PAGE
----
Myriad Mapping (MM) from atomic to intergalactic scales

Published in Astronomy, Chemistry, and Materials
Myriad Mapping (MM) from atomic to intergalactic scales

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In a recent publication in Nature Communications (1), we discovered that the crystalline biominerals formed by corals and mollusks don’t only have liquid (2) and amorphous solid precursors (3-8), there are also crystalline precursors, albeit metastable, short-lives ones. The final mature biomineral in diverse coral skeletons and abalone nacre is crystalline, stable aragonite (CaCO3). But on the surface of forming nacre and coral skeletons we observed 2 amorphous and 2 crystalline metastable mineral phases, which, after approximately 1 day and a series of phase transitions, crystallize to aragonite (1).

The presence of 4 precursors and 1 mature phase in fresh, forming biominerals meant that the conventional RGB (9) or CMYK (9) imaging or mapping could not be used. A new method to quantitatively display all 5 phases had to be invented. Thus, we developed Myriad Mapping (MM) of nanoscale mineral-phases, where any number of phases could be displayed at once. “Myriad” was chosen to stress that this method can quantitatively display an unlimited number of phases. Realistically, a dozen phases are easily distinguishable by the normal human eye. In the recent paper, the MMs were acquired with 20-nanometer spatial resolution and 19-60 µm field of view, but MM can be used for quantitative imaging of any size, from intergalactic to atomic scales.

MM is achieved by displaying the concentration of each phase in each pixel as a grayscale map (black = 0%, white = 100% concentration), then converting the grayscale map to a duotone map in Photoshop®, varying from black (0%) to full brightness color (100%), such as red, green, blue, cyan, magenta, yellow, orange, purple, beige, aqua, fuchsia, etc. with each color corresponding to each phase. Intermediate concentrations have intermediate brightness. Finally, by selecting only the pixels with concentration greater than 50% in each duotone map and stacking all 50%-100% maps as separate layers in Photoshop® a MM is composed. The resulting MM shows in every pixel the majority phase and its concentration. Overlapping colors are never observed in MMs, because a maximum of 1 phase can have >50% concentration in each image pixel. If a pixel has mixed-phases, e.g. 30%, 30% and 40%, that pixel is not displayed in MM. Information about that pixel is not displayed, but the map is fully quantitative for every pixel it displays, and it is never ambiguous.

Not using MM for more than 3 phases is ambiguous. For example, if one chose to have 4-phase map with red, green, blue, yellow (RGMY) colors associated with each phase, a yellow pixel could result from the additive color mixing of R+G=Y, or from the Y phase, thus all Y pixels would be ambiguous. Any other choice of 4 colors lead to the same problem. MM does not have this ambiguity, albeit at the cost of the lost mixed-phase pixels.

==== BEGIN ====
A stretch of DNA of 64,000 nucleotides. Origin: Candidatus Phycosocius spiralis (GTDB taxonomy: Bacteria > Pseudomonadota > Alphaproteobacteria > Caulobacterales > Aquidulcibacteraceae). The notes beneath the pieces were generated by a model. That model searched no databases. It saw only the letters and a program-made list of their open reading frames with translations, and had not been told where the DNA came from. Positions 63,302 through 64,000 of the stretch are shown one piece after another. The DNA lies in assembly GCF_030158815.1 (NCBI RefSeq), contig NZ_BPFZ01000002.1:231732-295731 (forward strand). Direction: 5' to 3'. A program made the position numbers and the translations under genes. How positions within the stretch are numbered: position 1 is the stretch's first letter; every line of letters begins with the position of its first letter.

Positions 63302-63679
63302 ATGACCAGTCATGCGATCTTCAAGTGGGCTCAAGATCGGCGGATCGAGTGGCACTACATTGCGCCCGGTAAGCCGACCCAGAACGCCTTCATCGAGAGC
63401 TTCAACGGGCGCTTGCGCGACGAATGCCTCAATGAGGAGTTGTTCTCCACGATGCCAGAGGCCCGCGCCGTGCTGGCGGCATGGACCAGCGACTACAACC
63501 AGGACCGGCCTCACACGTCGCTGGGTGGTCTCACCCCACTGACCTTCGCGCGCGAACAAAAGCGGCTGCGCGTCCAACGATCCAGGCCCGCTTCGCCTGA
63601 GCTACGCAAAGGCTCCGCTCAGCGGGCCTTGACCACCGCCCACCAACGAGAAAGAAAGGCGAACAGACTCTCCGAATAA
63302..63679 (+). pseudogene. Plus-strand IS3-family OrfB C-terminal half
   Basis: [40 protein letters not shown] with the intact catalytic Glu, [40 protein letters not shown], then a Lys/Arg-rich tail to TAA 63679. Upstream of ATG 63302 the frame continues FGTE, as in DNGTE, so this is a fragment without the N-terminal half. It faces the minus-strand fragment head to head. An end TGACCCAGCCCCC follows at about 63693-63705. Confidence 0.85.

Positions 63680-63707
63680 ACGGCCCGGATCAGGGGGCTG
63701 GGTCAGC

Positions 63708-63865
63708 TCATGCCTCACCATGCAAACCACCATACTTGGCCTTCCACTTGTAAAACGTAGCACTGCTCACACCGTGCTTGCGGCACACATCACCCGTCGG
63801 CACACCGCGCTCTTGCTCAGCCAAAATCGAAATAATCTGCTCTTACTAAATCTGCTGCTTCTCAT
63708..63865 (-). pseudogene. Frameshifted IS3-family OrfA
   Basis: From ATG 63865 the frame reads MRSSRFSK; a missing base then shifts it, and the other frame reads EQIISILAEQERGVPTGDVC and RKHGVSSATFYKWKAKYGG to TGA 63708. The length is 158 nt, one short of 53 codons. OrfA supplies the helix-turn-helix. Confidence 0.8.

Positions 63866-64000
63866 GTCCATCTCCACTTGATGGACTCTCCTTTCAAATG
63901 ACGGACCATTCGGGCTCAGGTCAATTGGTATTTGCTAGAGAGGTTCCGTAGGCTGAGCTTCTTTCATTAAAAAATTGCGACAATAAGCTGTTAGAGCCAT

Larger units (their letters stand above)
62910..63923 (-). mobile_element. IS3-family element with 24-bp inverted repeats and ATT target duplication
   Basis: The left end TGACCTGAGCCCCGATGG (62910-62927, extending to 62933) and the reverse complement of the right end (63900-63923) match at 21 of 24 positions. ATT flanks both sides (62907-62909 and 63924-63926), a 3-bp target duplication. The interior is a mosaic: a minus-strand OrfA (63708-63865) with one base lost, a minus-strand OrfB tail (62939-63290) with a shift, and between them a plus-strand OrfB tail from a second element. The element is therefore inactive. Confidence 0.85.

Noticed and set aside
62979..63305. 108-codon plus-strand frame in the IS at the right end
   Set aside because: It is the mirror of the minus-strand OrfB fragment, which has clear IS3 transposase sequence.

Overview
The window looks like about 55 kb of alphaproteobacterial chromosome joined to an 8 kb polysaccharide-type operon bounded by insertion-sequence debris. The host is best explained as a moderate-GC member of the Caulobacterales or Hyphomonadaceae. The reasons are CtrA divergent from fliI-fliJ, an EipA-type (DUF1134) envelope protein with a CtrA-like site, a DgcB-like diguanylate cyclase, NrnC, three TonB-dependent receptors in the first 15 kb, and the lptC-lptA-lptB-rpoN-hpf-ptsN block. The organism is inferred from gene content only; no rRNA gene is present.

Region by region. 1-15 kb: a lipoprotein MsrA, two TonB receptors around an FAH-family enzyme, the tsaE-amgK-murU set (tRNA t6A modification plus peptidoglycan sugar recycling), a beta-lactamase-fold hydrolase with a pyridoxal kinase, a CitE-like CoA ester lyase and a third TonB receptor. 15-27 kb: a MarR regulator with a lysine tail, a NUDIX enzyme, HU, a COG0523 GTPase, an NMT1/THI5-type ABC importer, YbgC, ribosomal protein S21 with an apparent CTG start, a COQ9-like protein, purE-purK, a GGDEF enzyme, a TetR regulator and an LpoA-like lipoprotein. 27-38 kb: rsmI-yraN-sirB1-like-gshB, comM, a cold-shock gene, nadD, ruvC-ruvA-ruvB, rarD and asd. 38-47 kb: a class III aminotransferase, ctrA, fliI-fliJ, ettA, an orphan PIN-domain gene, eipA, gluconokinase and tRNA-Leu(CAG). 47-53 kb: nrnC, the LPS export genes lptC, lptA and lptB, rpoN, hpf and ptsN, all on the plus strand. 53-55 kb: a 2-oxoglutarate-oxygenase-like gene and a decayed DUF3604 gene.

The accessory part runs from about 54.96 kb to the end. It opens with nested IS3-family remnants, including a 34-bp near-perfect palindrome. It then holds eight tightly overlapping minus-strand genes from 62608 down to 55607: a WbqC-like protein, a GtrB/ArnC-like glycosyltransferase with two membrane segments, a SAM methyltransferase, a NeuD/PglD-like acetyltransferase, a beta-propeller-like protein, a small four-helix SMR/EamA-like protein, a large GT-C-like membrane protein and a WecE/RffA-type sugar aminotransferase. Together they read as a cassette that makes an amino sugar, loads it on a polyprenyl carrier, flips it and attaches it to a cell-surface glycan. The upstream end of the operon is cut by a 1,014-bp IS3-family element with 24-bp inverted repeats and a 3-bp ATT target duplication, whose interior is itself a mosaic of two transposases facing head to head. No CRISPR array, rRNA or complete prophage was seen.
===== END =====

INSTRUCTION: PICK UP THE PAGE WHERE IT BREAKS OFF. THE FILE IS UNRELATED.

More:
Furthermore, MM makes it possible to display as many phases as needed by the system under analysis. Here we show the MMs of a coral skeleton and an abalone nacre surface in Figure 1.

See related blog Massively parallel data processing for new discoveries.

  1. Schmidt CA, et al. (2024) Myriad Mapping of nanoscale minerals reveals calcium carbonate hemihydrate in forming nacre and coral biominerals. Nat Commun 15(1):1812.
  2. Stifler CA, Killian CE, & Gilbert PUPA (2021) Evidence for a liquid precursor to biomineral formation. Cryst Growth Des 21:6635-6641.
  3. Beniash E, Aizenberg J, Addadi L, & Weiner S (1997) Amorphous calcium carbonate transforms into calcite during sea urchin larval spicule growth. Procs R Soc Lond B: Biol Sci 264(1380):461-465.
  4. Politi Y, Arad T, Klein E, Weiner S, & Addadi L (2004) Sea urchin spine calcite forms via a transient amorphous calcium carbonate phase. Science 306(5699):1161-1164.
  5. Gong YUT, et al. (2012) Phase transitions in biogenic amorphous calcium carbonate. Procs Natl Acad Sci 109:6088-6093.
  6. DeVol RT, et al. (2015) Nanoscale transforming mineral phases in fresh nacre. J Am Chem Soc 137(41):13325-13333.
  7. Mass T, et al. (2017) Amorphous calcium carbonate particles form coral skeletons. Procs Natl Acad Sci 114(37):E7670-E7678.
  8. Sun C-Y, et al. (2020) From particle attachment to space-filling coral skeletons Procs Natl Acad Sci 117(48):30159-30170.
  9. Gilbert PUPA (2021) Physics in the Arts (Academic Press, Cambridge, MA, USA); Physics in the Arts 3rd Ed.

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Phase Transitions and Multiphase Systems
Physical Sciences > Physics and Astronomy > Condensed Matter Physics > Phase Transitions and Multiphase Systems
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